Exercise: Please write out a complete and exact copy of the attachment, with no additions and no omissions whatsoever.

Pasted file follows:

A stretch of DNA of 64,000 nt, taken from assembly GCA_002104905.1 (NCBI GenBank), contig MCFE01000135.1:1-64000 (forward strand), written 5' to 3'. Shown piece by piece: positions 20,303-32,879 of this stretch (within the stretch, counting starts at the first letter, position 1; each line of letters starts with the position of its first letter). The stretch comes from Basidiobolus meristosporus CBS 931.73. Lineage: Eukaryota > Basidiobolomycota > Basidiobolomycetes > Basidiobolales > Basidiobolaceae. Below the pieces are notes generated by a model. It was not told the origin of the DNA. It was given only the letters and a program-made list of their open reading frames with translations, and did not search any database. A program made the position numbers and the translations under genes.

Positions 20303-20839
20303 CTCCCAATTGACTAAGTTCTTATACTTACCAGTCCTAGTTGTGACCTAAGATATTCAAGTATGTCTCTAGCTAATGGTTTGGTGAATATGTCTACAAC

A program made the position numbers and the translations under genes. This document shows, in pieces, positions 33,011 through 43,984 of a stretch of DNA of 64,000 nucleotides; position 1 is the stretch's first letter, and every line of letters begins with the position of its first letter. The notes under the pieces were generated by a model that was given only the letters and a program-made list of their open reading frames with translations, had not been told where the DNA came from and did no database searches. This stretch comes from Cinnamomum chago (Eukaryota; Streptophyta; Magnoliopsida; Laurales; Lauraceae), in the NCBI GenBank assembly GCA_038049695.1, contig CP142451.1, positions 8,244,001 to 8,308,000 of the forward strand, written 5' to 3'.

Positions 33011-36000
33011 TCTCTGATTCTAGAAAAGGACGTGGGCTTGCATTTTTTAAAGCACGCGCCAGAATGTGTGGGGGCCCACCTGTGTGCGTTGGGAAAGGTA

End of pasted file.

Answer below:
A stretch of DNA of 64,000 nt, taken from assembly GCA_002104905.1 (NCBI GenBank), contig MCFE01000135.1:1-64000 (forward strand), written 5' to 3'. Shown piece by piece: positions 20,303-32,879 of this stretch (within the stretch, counting starts at the first letter, position 1; each line of letters starts with the position of its first letter). The stretch comes from Basidiobolus meristosporus CBS 931.73. Lineage: Eukaryota > Basidiobolomycota > Basidiobolomycetes > Basidiobolales > Basidiobolaceae. Below the pieces are notes generated by a model. It was not told the origin of the DNA. It was given only the letters and a program-made list of their open reading frames with translations, and did not search any database. A program made the position numbers and the translations under genes.

Positions 20303-20839
20303 CTCCCAATTGACTAAGTTCTTATACTTACCAGTCCTAGTTGTGACCTAAGATATTCAAGTATGTCTCTAGCTAATGGTTTGGTGAATATGTCTACAAC

A program made the position numbers and the translations under genes. This document shows, in pieces, positions 33,011 through 43,984 of a stretch of DNA of 64,000 nucleotides; position 1 is the stretch's first letter, and every line of letters begins with the position of its first letter. The notes under the pieces were generated by a model that was given only the letters and a program-made list of their open reading frames with translations, had not been told where the DNA came from and did no database searches. This stretch comes from Cinnamomum chago (Eukaryota; Streptophyta; Magnoliopsida; Laurales; Lauraceae), in the NCBI GenBank assembly GCA_038049695.1, contig CP142451.1, positions 8,244,001 to 8,308,000 of the forward strand, written 5' to 3'.

Positions 33011-36000
33011 TCTCTGATTCTAGAAAAGGACGTGGGCTTGCATTTTTTAAAGCACGCGCCAGAATGTGTGGGGGCCCACCTGTGTGCGTTGGGAAAGGTA